Gospel Reflection for 27th Sunday Ordinary Time Year B – October 4th 2015
Some Pharisees approached Jesus and asked, ‘Is it against the law for a man to divorce his wife?’ They were testing him. He answered them, ‘What did Moses command you?’ ‘Moses allowed us’ they said ‘to draw up a writ of dismissal and so to divorce.’ Then Jesus said to them, ‘It was because you were so unteachable that he wrote this commandment for you. But from the beginning of creation God made them male and female. This is why a man must leave father and mother, and the two become one body. They are no longer two, therefore, but one body. So then, what God has united, man must not divide.’ Back in the house the disciples questioned him again about this, and he said to them, ‘The man who divorces his wife and marries another is guilty of adultery against her. And if a woman divorces her husband and marries another she is guilty of adultery too.’
People were bringing little children to him, for him to touch them. The disciples turned them away, but when Jesus saw this he was indignant and said to them, ‘Let the little children come to me; do not stop them; for it is to such as these that the kingdom of God belongs. I tell you solemnly, anyone who does not welcome the kingdom of God like a little child will never enter it.’ Then he put his arms round them, laid his hands on them and gave them his blessings.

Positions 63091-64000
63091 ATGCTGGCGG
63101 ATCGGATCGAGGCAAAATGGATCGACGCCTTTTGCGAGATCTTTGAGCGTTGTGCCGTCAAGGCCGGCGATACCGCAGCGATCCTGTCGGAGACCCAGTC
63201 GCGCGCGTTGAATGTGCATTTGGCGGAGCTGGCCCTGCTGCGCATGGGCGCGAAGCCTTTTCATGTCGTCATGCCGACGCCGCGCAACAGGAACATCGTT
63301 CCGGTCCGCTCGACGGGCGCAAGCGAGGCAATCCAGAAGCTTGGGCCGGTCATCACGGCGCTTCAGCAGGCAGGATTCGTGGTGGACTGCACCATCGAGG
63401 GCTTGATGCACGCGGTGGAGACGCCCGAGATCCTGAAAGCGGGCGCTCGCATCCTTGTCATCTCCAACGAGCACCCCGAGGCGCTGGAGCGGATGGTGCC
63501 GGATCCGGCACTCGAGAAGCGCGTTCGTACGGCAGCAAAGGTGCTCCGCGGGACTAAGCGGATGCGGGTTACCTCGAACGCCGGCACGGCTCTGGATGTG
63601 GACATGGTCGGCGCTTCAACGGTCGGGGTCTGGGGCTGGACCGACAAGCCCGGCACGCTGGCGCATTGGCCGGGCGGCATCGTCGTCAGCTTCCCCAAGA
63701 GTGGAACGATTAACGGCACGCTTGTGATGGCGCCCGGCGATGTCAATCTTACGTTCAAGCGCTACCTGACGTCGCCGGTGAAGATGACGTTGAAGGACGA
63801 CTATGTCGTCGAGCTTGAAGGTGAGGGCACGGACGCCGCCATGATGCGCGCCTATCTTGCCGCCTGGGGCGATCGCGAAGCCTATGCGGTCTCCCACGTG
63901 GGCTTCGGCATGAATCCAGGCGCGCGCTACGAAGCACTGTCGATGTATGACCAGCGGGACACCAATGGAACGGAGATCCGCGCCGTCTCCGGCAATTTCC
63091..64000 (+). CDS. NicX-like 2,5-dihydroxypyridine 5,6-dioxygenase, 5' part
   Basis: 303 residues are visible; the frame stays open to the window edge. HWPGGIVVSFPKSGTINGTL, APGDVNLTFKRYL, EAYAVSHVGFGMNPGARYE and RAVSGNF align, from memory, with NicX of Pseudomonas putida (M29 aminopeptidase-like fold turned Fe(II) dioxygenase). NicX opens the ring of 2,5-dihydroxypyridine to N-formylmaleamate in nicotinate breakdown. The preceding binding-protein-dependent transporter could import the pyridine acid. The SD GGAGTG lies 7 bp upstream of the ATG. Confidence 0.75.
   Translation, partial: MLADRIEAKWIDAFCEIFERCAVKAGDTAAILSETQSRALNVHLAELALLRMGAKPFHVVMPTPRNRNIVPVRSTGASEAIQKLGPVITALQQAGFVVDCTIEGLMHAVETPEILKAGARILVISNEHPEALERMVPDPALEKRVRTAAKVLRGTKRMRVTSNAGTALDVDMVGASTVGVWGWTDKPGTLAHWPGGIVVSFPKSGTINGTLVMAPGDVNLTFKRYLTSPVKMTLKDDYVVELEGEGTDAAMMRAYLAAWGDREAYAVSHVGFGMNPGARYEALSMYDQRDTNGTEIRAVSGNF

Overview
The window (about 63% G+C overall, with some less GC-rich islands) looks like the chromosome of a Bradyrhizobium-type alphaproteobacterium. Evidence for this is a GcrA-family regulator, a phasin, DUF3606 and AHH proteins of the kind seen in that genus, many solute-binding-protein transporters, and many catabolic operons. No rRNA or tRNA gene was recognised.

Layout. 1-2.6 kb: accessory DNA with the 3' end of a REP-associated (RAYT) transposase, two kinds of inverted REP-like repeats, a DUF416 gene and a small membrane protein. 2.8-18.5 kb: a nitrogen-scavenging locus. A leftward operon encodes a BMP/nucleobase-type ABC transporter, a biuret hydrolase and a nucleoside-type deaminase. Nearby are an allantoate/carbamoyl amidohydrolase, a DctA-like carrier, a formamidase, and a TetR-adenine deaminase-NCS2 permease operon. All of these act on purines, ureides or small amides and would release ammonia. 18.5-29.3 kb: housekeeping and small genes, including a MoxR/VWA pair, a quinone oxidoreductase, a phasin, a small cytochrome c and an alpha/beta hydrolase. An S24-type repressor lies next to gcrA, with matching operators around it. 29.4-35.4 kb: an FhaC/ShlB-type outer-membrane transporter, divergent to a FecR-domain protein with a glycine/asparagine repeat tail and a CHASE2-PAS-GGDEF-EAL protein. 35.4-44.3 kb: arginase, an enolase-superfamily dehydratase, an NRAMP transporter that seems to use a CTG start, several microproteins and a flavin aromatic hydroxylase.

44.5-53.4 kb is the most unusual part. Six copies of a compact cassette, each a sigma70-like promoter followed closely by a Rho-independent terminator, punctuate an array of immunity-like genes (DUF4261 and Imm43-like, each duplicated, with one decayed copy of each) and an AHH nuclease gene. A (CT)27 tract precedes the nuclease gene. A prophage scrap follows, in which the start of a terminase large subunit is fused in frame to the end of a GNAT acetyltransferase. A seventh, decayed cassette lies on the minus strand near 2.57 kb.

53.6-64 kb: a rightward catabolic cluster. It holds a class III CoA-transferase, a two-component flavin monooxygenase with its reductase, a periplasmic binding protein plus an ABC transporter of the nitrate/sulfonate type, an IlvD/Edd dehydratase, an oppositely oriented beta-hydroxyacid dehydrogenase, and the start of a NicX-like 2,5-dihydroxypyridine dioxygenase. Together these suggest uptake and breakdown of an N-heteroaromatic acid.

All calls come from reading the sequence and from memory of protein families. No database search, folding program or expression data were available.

The followers of Christ can be caught between valuing the commitment of life’s promises in marriage, and compassion for people whose marriages maybe should never have taken place, or have broken up. Jesus values the commitment too; adultery is condemned as a sin against justice – of tampering in some way with the commitment made of one person to another.
Why is this followed by a comment about children, that they should come to him? Obviously from love for children, and also for love of the child inside each of us, the child of God that we all are. So for the child of God who is suffering through the breakdown of commitment, Jesus is saying to come to him, be welcomed into his arms and be blessed.
While trying to value commitment in marriage and also in religious life, he is also reaching out to people who are in difficult, personal situations. We follow him in this, letting go of judgements about people and about their relationships. We never know people unless we have walked in their shoes and at their pace.
The church has tried in many ways to reach out to people who need care, protection and healing; this is the hope of the Synod of Bishops, and is very much part of the approach of Pope Francis.
In any situation where there are big differences in people’s attitudes, especially in the family, the encouragement is to keep doors of communication open. In the long term this is the way towards greater love and healing, and allowing Jesus be part of every aspect of life. Many parents have been happy in later years that they kept lines of communication open with children whose lifestyles may have been different from theirs.
Donal Neary SJ